Greater Boston Legal Services, BPS Agree to Stop Young Student Suspensions

When Elizabeth McCarthy, a staff attorney at Greater Boston Legal Services (GBLS), was helping to mediate a suspension hearing a few years ago with a second-grade student, the student busily colored a white piece of paper.

Next to the young student’s picture were the letters, “BK, BK, BK.”

“We asked him what those letters meant and he said it was ‘bad kid’ because he was a bad kid,” she said. “That just breaks your heart because these kids are so young and they don’t understand what has fully happened and they were being suspended and disciplined. It’s one reason we took action.”

GBLS and the Boston Public Schools recently reached an agreement – which threatened but didn’t include legal action – to update the BPS Code of Conduct so that students, starting this year, in Grades K-2 will no longer be suspended from school. Also, children in Grades 3-5 will only be suspended for very serious offenses and with due process. The agreement also includes training and professional development to create non-exclusionary, alternative discipline for school leaders and teachers.

McCarthy, who has overseen the GBLS School to Prison Pipeline Intervention project since 2014, said she happened upon the situation by accident. Thinking that she was going to be mediating suspensions, she found that many kids – some of them too young to understand what was happening to them – were being suspended for small things or removed from school. Those suspensions built up over time and became a big problem later in life.

Rather than moving through the notice and hearing process required by law, she said schools far too often called parents and demanded that they come remove their child from school. If parents refused or were unable to immediately respond, schools told the parent, among other things, that their child would be “officially” suspended for a longer period of time, that the school would call 9-1-1, or file a report of parental neglect with the Department of Children and Families (DCF).

“BPS has had a rough year, but I give them credit for working with us and finding a solution,” she said. “These suspensions had such a negative effect on the kids over the long term, and to think an 8 year old or younger could understand or navigate suspension hearing was not right. Many times parents didn’t even know about these suspensions or couldn’t make it to these hearings. I am glad to see this resolution.”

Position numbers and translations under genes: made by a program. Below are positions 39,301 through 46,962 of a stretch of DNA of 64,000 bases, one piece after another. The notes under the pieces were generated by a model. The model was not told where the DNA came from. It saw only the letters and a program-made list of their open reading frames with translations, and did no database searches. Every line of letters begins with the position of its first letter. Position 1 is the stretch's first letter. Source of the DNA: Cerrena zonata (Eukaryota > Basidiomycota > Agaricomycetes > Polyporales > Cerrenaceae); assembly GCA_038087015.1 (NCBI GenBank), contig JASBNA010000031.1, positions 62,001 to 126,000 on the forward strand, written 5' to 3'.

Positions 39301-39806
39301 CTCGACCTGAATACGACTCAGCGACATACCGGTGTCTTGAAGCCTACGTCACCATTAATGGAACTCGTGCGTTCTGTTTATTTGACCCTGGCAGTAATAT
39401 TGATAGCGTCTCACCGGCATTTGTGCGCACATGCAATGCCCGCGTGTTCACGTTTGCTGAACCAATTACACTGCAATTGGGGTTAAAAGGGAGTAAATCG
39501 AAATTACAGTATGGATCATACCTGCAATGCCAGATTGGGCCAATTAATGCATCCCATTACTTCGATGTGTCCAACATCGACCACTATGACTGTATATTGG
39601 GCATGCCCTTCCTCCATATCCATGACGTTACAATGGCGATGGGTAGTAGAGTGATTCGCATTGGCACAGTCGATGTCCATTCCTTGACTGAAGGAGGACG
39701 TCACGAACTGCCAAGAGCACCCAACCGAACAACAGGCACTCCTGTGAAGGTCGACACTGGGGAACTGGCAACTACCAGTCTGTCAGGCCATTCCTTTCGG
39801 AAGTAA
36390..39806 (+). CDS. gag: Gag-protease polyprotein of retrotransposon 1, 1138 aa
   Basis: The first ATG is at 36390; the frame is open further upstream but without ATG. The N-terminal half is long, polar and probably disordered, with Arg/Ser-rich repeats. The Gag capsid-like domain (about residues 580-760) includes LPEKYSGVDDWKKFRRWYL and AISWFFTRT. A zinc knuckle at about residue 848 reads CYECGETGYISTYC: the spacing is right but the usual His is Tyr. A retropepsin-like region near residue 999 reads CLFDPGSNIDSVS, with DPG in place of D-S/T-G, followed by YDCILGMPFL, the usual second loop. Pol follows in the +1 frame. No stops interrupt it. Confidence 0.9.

Nearly 18 months ago, GBLS had approached BPS with a class action complaint regarding their practice of suspending students without any due process, in violation of state law. BPS asked GBLS to delay filing the complaint and instead committed to negotiating a comprehensive settlement.

McCarthy said one of the student named in the complaint had an undiagnosed learning disability, and had trouble in the traditional classroom. The student, who is a second-grader, faced several suspensions at a young age.

“That student had been out of school for months upon months and his parents couldn’t get any answers,” she said. “They would call and the school would say he wasn’t supposed to be there. Months went by and he was out of school for a long time. No one could tell them what they were supposed to do. Now, he has gotten help and has returned to his original school. He is thriving there, so there is a real possibility some of these young students can turn their behavior around if they can get help and aren’t sent out of school.”

Interim Supt. Laura Perille said BPS was happy to work towards a better policy for students and families.

“Boston Public Schools is proud of the steps that have been taken to better serve students of all backgrounds, including those with high needs, and our ongoing focus on making sure that students are provided with opportunities for growth and success,” she said. “We thank the Greater Boston Legal Services for its continued participation in the BPS Code of Conduct Advisory Council and for joining our long-standing efforts toward reducing out-of-school suspensions and expanding restorative justice practices.

“With the finalization of this agreement, BPS will be providing support to school staff to ensure full implementation of disciplinary protocols that are consistent with established best practices, legal obligations, and the best interests of all BPS students,” she continued.

Starting this year, students in Pre-K through second grade will no longer have out-of-school suspensions.

BPS data showed that in 2017-2018, there were no suspensions for K-0 or K-1. However, in Grades K-2 to second grade there were 229 suspensions. This year, to date, there are only 33.

Then, beginning in the 2019-20 school year, schools may only suspend students in Grades 3-5 in limited circumstances. Those circumstances include when a child has assaulted a member of the school community and the principal has evidence the student would cause serious physical harm to another if they remain in school. Other instances include having a weapon, a controlled substance, committing a civil rights violation, or committing repeated bullying. Those suspensions have to follow a due process, and also have to be signed off on by a district administrator.

BPS also pointed to figures that show out-of-school suspension rates have steadily dropped since 2013, particularly for black students and students with special needs.

In 2014-15, rates for out-of-school suspensions for special needs students was 9.3 percent. Last year, it had fallen to 4.6 percent. Black student rates fell from 7.6 percent to 3.2 percent.

White, Latino and Asian student rates also fell, but were previously much lower anyway than the other two groups.

Overall, suspensions have dropped from 4.8 percent in 2014-15 to 2.1 percent last year.

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